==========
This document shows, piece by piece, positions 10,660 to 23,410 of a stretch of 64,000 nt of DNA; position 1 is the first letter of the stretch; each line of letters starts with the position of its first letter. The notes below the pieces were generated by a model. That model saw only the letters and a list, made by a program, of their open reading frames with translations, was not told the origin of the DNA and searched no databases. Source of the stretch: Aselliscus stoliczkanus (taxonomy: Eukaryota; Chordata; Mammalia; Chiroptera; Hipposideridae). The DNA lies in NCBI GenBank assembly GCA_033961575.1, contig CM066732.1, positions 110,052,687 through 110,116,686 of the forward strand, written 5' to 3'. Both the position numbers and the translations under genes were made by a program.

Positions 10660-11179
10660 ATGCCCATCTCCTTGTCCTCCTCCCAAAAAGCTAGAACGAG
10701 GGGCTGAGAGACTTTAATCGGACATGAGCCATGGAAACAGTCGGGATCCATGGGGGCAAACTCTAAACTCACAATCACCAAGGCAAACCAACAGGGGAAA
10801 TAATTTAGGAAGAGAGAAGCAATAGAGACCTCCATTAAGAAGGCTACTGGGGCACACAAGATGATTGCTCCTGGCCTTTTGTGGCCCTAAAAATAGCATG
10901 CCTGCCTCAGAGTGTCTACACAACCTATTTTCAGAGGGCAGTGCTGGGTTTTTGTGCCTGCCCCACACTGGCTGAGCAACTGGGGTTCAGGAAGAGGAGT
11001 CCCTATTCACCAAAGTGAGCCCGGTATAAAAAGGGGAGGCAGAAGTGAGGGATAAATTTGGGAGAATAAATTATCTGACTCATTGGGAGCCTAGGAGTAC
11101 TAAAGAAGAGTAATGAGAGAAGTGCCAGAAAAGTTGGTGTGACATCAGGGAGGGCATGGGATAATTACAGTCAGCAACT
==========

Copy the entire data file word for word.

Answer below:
This document shows, piece by piece, positions 10,660 to 23,410 of a stretch of 64,000 nt of DNA; position 1 is the first letter of the stretch; each line of letters starts with the position of its first letter. The notes below the pieces were generated by a model. That model saw only the letters and a list, made by a program, of their open reading frames with translations, was not told the origin of the DNA and searched no databases. Source of the stretch: Aselliscus stoliczkanus (taxonomy: Eukaryota; Chordata; Mammalia; Chiroptera; Hipposideridae). The DNA lies in NCBI GenBank assembly GCA_033961575.1, contig CM066732.1, positions 110,052,687 through 110,116,686 of the forward strand, written 5' to 3'. Both the position numbers and the translations under genes were made by a program.

Positions 10660-11179
10660 ATGCCCATCTCCTTGTCCTCCTCCCAAAAAGCTAGAACGAG
10701 GGGCTGAGAGACTTTAATCGGACATGAGCCATGGAAACAGTCGGGATCCATGGGGGCAAACTCTAAACTCACAATCACCAAGGCAAACCAACAGGGGAAA
10801 TAATTTAGGAAGAGAGAAGCAATAGAGACCTCCATTAAGAAGGCTACTGGGGCACACAAGATGATTGCTCCTGGCCTTTTGTGGCCCTAAAAATAGCATG
10901 CCTGCCTCAGAGTGTCTACACAACCTATTTTCAGAGGGCAGTGCTGGGTTTTTGTGCCTGCCCCACACTGGCTGAGCAACTGGGGTTCAGGAAGAGGAGT
11001 CCCTATTCACCAAAGTGAGCCCGGTATAAAAAGGGGAGGCAGAAGTGAGGGATAAATTTGGGAGAATAAATTATCTGACTCATTGGGAGCCTAGGAGTAC
11101 TAAAGAAGAGTAATGAGAGAAGTGCCAGAAAAGTTGGTGTGACATCAGGGAGGGCATGGGATAATTACAGTCAGCAACT